Several theories have been proposed for the etiology of hyperdontia: theory of differentiation, theory of concrescence, post permanent theory, dichotomy theory and hyperactivity theory. However the hyperactivity theory, which states that supernumerary teeth are derived from independent local hyperactivity of the dental lamina, has been more accepted. According to this hypothesis the lingual extension of an additional tooth bud leads to a eumorphic mesiodens, while the rudimentary form arises from proliferation of epithelial remnants of the dental lamina induced by pressure of the dentition.8,9

There appears to be evidence to suggest a familial predisposition to producing extra teeth. Many published cases of supernumerary teeth mention reincidence within the same family, but without investigating this aspect in detail. Such cases include that of two brothers, in one of whom a mesiodens appeared with the deciduous teeth and in the other the mesiodens appeared at the same time as the permanent incisors.5 In another case, two brothers, aged 11 and 12 years, one of whom had typical conical mesiodens and the other who had an unusual molariform mesiodens (mesiodens with coronal morphology vaguely similar to that of a molar);6 and that of a brother and a sister, one with an inverted mesiodens and one with an uninverted mesiodens.2 The latter two reports did not mention the absence of similar abnormalities in the parents. Sedano et al.2 nevertheless suggested that mesiodens is an autosomal dominant trait with lack of penetrance in some generations. Bruning et al.10 has even proposed the possibility of sex-linked inheritance caused by the existence of a sex predominance of males over females. Cadenat et al.7 pointed out that there is a recessive gene on an autosome and a gene on the inhibiting X chromosome. These authors refuted the theory of mutation and finally reported the case of mesiodens in two non-identical twins and in their grandfather. Although no investigation proved the hereditary condition of the mesiodens, it is quite possible, in view of the patients showing a familial disposition.3 Many authors suggested inheritance as a key factor in the development of mesiodens.2,3,7,10 Brook11 postulated a multifactorial polygenic model of quasi-continuous traits for simultaneous consideration of supernumeraries, megadontia, oligodontia and microdontia. Nislander and Sujaku12 compiled data for supernumerary teeth, and theorised that this trait may be associated with an autosomal recessive gene with lesser penetrance in the female. Further support of a genetic component in hyperdontia is evidenced by their simultaneous occurrence in identical twins.13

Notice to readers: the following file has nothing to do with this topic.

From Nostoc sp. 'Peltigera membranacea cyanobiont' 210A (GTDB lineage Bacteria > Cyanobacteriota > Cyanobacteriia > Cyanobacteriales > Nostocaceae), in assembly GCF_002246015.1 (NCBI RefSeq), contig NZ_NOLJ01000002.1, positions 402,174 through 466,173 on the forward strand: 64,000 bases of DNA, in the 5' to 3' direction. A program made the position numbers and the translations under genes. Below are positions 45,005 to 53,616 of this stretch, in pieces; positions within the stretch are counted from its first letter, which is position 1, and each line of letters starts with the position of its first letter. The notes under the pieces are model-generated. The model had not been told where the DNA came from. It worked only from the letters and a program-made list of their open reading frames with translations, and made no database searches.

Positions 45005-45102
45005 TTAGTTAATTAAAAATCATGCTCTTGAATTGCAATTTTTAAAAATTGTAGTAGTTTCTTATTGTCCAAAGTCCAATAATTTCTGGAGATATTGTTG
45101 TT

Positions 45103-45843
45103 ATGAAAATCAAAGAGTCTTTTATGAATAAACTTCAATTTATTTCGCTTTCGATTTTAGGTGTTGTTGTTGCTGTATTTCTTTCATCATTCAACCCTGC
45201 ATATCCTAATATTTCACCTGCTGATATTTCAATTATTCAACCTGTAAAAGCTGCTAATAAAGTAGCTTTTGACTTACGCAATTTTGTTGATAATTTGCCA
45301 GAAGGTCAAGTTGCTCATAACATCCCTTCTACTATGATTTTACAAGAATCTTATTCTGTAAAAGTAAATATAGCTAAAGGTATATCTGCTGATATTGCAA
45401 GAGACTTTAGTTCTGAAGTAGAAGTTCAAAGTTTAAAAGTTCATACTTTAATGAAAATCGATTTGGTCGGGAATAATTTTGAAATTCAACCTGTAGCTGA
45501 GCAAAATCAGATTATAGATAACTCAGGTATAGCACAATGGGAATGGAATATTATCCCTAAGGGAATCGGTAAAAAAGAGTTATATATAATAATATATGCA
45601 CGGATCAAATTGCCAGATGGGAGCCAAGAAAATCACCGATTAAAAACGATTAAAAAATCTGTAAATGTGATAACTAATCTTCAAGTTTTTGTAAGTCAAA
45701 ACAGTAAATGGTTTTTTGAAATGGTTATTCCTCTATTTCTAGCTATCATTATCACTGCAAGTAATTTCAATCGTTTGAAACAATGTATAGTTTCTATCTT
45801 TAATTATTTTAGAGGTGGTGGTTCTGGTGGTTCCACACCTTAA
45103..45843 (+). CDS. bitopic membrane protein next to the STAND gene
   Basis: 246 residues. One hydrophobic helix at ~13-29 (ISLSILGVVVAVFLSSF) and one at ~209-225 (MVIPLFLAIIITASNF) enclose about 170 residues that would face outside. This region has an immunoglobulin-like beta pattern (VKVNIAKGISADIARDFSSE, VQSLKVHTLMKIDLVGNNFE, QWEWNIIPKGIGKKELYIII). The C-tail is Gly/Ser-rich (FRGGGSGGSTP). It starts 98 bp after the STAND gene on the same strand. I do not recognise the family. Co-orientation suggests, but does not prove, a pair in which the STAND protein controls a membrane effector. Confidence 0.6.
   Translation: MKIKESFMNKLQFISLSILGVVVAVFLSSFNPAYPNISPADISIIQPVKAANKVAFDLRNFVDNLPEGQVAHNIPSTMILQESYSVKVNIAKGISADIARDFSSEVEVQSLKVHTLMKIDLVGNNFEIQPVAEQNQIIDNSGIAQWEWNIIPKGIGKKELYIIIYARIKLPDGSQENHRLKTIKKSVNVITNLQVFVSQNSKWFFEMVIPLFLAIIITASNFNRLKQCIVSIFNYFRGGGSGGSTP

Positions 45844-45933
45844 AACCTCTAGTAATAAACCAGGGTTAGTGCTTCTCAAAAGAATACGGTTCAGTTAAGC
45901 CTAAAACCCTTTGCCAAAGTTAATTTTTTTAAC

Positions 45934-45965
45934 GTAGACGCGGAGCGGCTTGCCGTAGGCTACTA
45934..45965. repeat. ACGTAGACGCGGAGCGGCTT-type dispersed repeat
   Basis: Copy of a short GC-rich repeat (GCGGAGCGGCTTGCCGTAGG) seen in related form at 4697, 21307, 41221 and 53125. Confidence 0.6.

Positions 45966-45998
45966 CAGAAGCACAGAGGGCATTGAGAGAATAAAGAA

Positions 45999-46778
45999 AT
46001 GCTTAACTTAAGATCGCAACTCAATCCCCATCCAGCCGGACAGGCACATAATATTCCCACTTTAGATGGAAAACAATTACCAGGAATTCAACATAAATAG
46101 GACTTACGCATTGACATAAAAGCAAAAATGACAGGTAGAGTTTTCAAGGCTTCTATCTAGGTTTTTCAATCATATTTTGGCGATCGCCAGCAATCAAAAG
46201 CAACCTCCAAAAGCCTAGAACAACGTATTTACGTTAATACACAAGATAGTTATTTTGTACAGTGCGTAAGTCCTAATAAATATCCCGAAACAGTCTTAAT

The presence of hyperdontia may be associated with various developmental disorders. The two most common disorders with a significant incidence of a supernumerary teeth are cleft lip and cleft palate,14 and cleidocranial dysplasia.15 Less frequent developmental disorders are Gardner's Syndrome, Fabry-Anderson's Syndrome, chondroectodermal dysplasia (Ellis-van Greveld Syndrome), incontinentia pigmenti, and tricho-rhino-phalangeal syndrome.1,8,16,17 However, neither of our patients had any symptoms suggestive of a syndromic background.

Human dental eruption is known to be a dynamic interaction between genetics and the environment, each one affecting and being affected by the other. Therefore, changes in the initial stages result in hyperdontia, such as mesiodens, or hypodontia. From our point of view a more detailed investigation into family history of patients with mesiodentes is needed.


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Correspondence to Ma Mercedes Gallas.

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Gallas, M., García, A. Retention of permanent incisors by mesiodens: a family affair. Br Dent J 188, 63–64 (2000).